Access to resources
Access to quantum computing resources is available to the scientific community since 1 March 2021: Cineca makes available to researchers of Italian universities and research centers that will participate in the call ISCRA-C, resources on the most advanced and mature quantum computing technologies currently available: D-wave and Pasqal, as well as access to quantum emulators installed on the Marconi100 system.
In particular, researchers can have access to:
- Quantum annealing resources , the use of which is possible thanks to the recent collaboration agreements between Cineca and the leading company in the sector: D-WAVE , which provides the Italian scientific community with computing hours both on the new D-WAVE computer, Advantage, that mounts a QPU of over 5000 qubits, both on D-WAVE hybrid machines, modern supercomputers that combine the power of quantum annealers with HPC resources.
- Quantum computing resources on Pasqal machines, a spin-off of the French Institut d'Optique (IOGS), that was the first in the world to develop a prototype of a quantum computer with neutral atom technology in 2011. Italian universities and research centers will be able to test one or two projects of high scientific relevance and applicative interest. ( Applications must be received by March 15, 2021 ).
- Quantum Computing emulators on HPC resources: relying on the impressive Marconi100 resources for QC emulation, a new profile has been set up for access to the supercomputer, called profile / quantum . Interested users will be able to use a series of pre-installed emulators.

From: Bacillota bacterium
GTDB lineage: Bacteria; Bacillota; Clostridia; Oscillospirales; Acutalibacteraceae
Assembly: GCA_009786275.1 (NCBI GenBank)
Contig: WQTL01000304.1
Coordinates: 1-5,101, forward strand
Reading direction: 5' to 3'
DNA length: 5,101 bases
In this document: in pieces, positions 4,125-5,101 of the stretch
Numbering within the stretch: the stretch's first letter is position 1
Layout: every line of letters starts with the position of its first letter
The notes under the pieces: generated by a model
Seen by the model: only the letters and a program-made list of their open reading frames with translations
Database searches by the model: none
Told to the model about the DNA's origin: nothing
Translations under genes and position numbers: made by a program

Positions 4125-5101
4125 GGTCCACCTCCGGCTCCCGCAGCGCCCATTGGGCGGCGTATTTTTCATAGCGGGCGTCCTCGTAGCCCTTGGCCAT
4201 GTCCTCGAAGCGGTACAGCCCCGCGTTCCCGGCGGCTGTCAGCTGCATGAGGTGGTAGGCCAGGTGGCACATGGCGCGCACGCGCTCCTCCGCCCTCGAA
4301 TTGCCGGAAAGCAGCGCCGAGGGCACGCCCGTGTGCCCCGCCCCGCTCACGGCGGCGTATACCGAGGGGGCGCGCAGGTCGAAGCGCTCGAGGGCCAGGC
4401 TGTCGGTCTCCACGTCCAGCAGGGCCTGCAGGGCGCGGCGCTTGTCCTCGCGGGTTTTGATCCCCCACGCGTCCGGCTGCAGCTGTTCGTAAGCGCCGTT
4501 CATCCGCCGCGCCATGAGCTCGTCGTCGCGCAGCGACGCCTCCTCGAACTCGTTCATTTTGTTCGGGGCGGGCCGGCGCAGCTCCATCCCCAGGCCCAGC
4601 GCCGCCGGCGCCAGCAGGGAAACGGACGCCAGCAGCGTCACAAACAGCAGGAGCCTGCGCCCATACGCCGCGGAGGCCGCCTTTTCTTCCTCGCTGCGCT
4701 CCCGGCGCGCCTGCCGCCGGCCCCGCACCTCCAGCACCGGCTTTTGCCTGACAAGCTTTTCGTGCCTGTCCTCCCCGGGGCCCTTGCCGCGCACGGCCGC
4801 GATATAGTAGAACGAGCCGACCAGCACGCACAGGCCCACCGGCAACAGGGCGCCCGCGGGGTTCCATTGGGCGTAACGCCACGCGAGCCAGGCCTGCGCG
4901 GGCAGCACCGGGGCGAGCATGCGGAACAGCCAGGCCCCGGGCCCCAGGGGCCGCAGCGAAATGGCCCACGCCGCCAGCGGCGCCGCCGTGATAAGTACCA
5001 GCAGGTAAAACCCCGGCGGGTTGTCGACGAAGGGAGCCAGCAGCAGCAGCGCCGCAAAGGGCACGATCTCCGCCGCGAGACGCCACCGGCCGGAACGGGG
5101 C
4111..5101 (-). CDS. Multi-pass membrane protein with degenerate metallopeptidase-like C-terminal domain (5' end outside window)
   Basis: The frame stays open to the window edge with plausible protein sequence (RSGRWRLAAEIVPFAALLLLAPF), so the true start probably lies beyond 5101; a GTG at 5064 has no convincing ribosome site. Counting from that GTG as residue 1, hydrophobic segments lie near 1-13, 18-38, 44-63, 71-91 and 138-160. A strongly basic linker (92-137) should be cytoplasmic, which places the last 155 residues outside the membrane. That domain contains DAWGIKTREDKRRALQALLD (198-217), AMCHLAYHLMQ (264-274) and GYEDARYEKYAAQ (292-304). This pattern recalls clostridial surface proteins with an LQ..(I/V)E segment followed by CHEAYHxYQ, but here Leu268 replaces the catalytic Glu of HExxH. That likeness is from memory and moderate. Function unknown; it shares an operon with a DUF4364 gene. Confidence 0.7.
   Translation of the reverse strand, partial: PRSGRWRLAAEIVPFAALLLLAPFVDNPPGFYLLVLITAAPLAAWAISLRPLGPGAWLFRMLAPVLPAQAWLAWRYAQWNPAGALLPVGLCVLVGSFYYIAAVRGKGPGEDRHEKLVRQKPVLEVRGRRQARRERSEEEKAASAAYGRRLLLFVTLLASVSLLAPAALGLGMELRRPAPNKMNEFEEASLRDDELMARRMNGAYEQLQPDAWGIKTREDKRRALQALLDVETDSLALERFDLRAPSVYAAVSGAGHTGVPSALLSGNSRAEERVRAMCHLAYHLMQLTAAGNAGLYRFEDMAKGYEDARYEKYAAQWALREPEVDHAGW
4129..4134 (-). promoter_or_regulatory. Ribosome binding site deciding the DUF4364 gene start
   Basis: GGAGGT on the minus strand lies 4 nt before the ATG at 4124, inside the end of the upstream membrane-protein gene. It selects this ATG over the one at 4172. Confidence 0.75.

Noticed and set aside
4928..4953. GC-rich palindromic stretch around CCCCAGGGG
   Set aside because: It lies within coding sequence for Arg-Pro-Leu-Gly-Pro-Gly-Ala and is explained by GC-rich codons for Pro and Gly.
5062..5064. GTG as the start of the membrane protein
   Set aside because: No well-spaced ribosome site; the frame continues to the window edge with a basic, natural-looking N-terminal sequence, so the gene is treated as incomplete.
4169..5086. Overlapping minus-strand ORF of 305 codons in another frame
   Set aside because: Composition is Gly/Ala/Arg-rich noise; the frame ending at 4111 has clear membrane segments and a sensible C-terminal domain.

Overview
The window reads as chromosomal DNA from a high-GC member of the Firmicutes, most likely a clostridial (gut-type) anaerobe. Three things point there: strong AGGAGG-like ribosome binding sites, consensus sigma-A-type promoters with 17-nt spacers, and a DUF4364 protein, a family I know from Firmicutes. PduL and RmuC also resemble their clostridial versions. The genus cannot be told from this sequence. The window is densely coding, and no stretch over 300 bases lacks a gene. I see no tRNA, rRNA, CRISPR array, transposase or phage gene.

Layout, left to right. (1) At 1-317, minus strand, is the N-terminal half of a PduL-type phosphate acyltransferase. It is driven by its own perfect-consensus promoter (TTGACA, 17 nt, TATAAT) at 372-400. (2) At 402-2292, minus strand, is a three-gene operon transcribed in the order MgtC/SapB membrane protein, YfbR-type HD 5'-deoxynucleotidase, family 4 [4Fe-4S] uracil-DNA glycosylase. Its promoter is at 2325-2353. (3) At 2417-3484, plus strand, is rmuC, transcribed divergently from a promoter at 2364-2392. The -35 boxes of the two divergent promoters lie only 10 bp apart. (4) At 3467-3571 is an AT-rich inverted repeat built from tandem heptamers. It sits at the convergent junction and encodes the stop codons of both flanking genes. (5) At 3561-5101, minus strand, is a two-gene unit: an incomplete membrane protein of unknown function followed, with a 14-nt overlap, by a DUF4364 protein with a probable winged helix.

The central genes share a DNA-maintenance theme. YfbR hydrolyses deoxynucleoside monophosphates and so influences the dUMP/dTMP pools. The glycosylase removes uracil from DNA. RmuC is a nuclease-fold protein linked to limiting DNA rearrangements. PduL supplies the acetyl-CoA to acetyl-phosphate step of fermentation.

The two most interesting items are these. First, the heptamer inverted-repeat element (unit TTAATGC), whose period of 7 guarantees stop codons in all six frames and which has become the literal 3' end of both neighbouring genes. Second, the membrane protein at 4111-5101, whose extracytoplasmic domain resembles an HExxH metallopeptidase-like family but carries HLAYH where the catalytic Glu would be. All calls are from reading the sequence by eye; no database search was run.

The Quantum Computing Observatory
The Technological Observatory is dedicated to companies wishing to learn about quantum computing technology, to have more information on the evolution and application trends, on the opportunities and changes that this technology is bringing and will be able to bring in various industrial fields.
Quantum computing and the scientific community
The main researches in the quantum computing field are presented every year during the workshops organized by Cineca. The workshops collect different national and international experiences in this area, with the aim of sharing the research progresses with the entire scientific community.
The First edition, in 2018, of the “High Performance Computing and Quantum Computing” workshop was organized to share the potential and perspectives of this emerging technology with all the players. Both universities, research institutes and representatives of companies were involved, to create an opportunity for sharing between all areas of application.
The Second edition, in 2019, with the aim of bringing together researchers and professionals interested in quantum technology and its perspectives, addressed different disciplinary points of view (physics, information theory, mathematics, engineering, data sciences), and businesses (quantum technology, information technology, consulting, energy).
The Third edition, in 2020, in addition to the participation of universities and research centers, has expanded the participation of representatives of some of the most important multinational companies (IBM, Amazon, Atos, Intel, General Electric) and quantum computing companies (D- Wave, Pasqal, Xanadu and Zapata).